And, it turns out, this was jolly – finally, a comedy with jokes I can get! The fun lasted well beyond the first song (about what it’s like being an usher), with references to the West End Whingers, current popular musicals, universal audience shortcomings, and the insular world of theatrical luvviedom. We had at least three plots going on, one of them a really poignant one for the performing arts crowd – how do you balance a career that requires travel with a romantic commitment? – and I was caught up in the backstage machinations of the house manager as he attempted to bully or sexually harass pretty much every member of the team. The choreography wasn’t really at a West End level of polish, but it was more than suitable and added to the comedy nicely. Frankly, this was a better executed show than Pyjama Game – and it certainly had heart …. miles and miles and miles of heart … miles and miles of Roxie Hart! Er, well, I think I’m taking the trope just a little to far, but you get what I mean. Come to Ushers: The Musica when you want to forget about your troubles and have a laugh – in that, it succeeds as a perfect little musical for even a hardcore West End burnout like me.

(This review is for a performance that took place on Wednesday May 28 2014. It continues through June 6th.)

Review – A Christmas Carol – Charing Cross Theater

December 20, 2013

Who’d expect there to be two London debuts of Christmas Carol musicals in one year? But so there is, the first a remounting of the popular American one by Menken and Ahrens, the second a home-grown effort making its first showing in the Big Smoke after two regional tours. Last night was the opening of the second, a British-created A Christmas Carol (book by Stephen Leask and Joshua Sills, lyrics Jessica Rufey, Music Patrick Rufey), featuring fourteen songs and a big cast (two rotating casts of five children each!). This is what I went to see at the Charing Cross Theater, and I have to say I was seeing it as a bit of a competition: how would it hold up?

This show sticks pretty closely to Dickens’ story, skipping a few minor details while hitting the majors – Scrooge’s rejection of his first love in favor of money, the Fezziwig’s party, the Cratchits, et cetera. It’s all tied together with music, from the opening crowd scene “Christmas Eve” to “A Life of Regret” and “The Man I Meant to Be.” After seeing the Tabard show’s visibly thin budget, it’s clear that a lot of work has gone into this musical, with multiple costume changes, live accompaniment, and several dance scenes.

But many of the details grate in a way I find less forgiving in a bigger show. The costume designer has made a general sort of Victorian looking clothes, which use fabrics and colors unknown to the period and cuts that range from Gone with the Wind to Mommy Dearest. This seems unbearably sloppy given the wealth of data about clothing of the period. The dance scenes also seem to have been done by someone who’s never done historical research – gentlefolk waltzing in the early 1800s? Can can dancing at a company party? Some attempts at research would have really helped add an air of authenticity. There’s also scrimping on special effects, from the missing Marley knocker (come on, even the no budget Christmas Carol did this) to the Ghost of Christmas present flying moment (which consisted of the actors standing in front of the stage extending their arms, then lights out while they ran to the back of the stage). Much better was the Ghost of Christmas future, a simple black curtain that faces were pressed out of – both spooky and a nice transition to Scrooge waking up in his bedroom, wrapped in the curtain. And the Christmas lights that illuminated the theater when the Ghost of Christmas Present appeared were simply magical.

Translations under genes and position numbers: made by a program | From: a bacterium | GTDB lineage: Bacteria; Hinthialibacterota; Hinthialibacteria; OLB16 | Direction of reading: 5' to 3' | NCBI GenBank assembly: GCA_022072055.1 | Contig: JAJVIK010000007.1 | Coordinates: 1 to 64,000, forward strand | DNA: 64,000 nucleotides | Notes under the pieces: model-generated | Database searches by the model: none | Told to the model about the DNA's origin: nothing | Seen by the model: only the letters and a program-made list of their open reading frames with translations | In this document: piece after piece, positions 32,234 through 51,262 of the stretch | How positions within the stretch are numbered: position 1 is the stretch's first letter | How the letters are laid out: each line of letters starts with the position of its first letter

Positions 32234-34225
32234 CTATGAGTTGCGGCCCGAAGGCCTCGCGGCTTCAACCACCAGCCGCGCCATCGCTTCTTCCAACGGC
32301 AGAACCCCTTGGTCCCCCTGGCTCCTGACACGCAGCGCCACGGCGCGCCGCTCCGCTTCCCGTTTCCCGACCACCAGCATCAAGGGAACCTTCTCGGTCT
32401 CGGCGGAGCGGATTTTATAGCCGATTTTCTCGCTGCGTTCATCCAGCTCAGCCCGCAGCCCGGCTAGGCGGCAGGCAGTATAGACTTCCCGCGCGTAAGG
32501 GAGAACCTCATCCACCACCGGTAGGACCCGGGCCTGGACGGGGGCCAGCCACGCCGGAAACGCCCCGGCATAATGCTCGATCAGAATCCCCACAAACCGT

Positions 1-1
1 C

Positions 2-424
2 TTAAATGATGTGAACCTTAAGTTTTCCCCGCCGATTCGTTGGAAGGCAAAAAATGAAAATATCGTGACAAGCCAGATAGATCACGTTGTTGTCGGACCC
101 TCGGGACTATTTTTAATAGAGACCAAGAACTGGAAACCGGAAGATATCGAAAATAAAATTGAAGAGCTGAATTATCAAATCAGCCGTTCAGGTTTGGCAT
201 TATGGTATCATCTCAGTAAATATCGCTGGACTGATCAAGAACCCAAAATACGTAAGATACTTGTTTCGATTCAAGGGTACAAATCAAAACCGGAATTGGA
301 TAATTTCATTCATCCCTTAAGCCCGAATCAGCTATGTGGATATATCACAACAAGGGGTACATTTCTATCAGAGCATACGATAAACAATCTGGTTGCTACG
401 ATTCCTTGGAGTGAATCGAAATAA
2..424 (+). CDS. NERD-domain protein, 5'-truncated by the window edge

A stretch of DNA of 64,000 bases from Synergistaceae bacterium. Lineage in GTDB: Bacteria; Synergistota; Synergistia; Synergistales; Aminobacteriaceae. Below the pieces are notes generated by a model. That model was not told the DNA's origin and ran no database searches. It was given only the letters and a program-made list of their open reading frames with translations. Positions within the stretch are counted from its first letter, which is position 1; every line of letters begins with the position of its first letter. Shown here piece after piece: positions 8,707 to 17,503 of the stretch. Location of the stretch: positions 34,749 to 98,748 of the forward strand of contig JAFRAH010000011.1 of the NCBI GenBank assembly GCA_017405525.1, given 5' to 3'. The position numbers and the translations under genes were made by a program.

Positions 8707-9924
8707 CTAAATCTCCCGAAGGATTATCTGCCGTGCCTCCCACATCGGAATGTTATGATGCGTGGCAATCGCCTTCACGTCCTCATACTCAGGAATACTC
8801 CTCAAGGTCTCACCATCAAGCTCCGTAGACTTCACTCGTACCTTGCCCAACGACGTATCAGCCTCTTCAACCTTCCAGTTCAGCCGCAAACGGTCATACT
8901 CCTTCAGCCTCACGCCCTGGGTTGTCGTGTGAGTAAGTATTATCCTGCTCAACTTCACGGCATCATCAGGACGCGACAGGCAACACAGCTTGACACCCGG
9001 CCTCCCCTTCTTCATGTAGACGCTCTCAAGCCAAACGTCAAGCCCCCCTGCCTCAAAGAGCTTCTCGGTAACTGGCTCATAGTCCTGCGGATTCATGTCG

Unfortunately, this magic did not extend to the music. The songs were melodic but entirely unmemorable, and the decision to have extended child solos in several of the songs was an affront to the ears. And somehow, Tiny Tim’s character was left nearly completely hollow by the script, which never really explained (or showed) why Scrooge was so enamored of him. A Christmas Carol has been to Weston Super Mare, Dunstable, and Bridlington, where it probably easily earned accolades, but in London, it’s in the right place in the Charing Cross Theater. There have been many excellent productions of this story, but this is not one of them, and while it isn’t terrible, it’s not really one to get enthusiastic about.

(This review is for a performance that took place on Tuesday, December 17th, 2013. It runs through January 4th and was originally reviewed in The Public Reviews.)